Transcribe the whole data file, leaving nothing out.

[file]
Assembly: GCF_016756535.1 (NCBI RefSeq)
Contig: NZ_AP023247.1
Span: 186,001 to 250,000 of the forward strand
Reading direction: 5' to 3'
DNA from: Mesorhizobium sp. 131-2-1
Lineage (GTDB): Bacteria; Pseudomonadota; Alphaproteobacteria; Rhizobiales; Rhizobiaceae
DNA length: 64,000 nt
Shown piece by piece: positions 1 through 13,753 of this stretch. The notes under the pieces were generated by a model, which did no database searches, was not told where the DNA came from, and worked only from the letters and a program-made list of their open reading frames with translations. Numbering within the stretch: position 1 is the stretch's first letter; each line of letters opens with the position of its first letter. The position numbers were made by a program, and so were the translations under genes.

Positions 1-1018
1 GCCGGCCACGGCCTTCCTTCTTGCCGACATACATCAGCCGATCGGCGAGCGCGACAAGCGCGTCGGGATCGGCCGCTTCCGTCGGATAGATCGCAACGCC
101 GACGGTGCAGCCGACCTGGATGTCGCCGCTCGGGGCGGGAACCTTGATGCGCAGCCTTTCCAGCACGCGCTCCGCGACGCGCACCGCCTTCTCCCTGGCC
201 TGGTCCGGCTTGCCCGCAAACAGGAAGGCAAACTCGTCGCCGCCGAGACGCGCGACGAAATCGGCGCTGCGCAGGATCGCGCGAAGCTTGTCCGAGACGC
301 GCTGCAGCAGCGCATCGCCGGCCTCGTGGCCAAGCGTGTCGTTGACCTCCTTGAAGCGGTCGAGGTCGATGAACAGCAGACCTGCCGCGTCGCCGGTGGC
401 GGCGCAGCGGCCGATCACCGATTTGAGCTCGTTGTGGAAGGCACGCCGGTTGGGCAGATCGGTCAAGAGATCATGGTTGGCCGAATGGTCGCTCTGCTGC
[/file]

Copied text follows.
Assembly: GCF_016756535.1 (NCBI RefSeq)
Contig: NZ_AP023247.1
Span: 186,001 to 250,000 of the forward strand
Reading direction: 5' to 3'
DNA from: Mesorhizobium sp. 131-2-1
Lineage (GTDB): Bacteria; Pseudomonadota; Alphaproteobacteria; Rhizobiales; Rhizobiaceae
DNA length: 64,000 nt
Shown piece by piece: positions 1 through 13,753 of this stretch. The notes under the pieces were generated by a model, which did no database searches, was not told where the DNA came from, and worked only from the letters and a program-made list of their open reading frames with translations. Numbering within the stretch: position 1 is the stretch's first letter; each line of letters opens with the position of its first letter. The position numbers were made by a program, and so were the translations under genes.

Positions 1-1018
1 GCCGGCCACGGCCTTCCTTCTTGCCGACATACATCAGCCGATCGGCGAGCGCGACAAGCGCGTCGGGATCGGCCGCTTCCGTCGGATAGATCGCAACGCC
101 GACGGTGCAGCCGACCTGGATGTCGCCGCTCGGGGCGGGAACCTTGATGCGCAGCCTTTCCAGCACGCGCTCCGCGACGCGCACCGCCTTCTCCCTGGCC
201 TGGTCCGGCTTGCCCGCAAACAGGAAGGCAAACTCGTCGCCGCCGAGACGCGCGACGAAATCGGCGCTGCGCAGGATCGCGCGAAGCTTGTCCGAGACGC
301 GCTGCAGCAGCGCATCGCCGGCCTCGTGGCCAAGCGTGTCGTTGACCTCCTTGAAGCGGTCGAGGTCGATGAACAGCAGACCTGCCGCGTCGCCGGTGGC
401 GGCGCAGCGGCCGATCACCGATTTGAGCTCGTTGTGGAAGGCACGCCGGTTGGGCAGATCGGTCAAGAGATCATGGTTGGCCGAATGGTCGCTCTGCTGC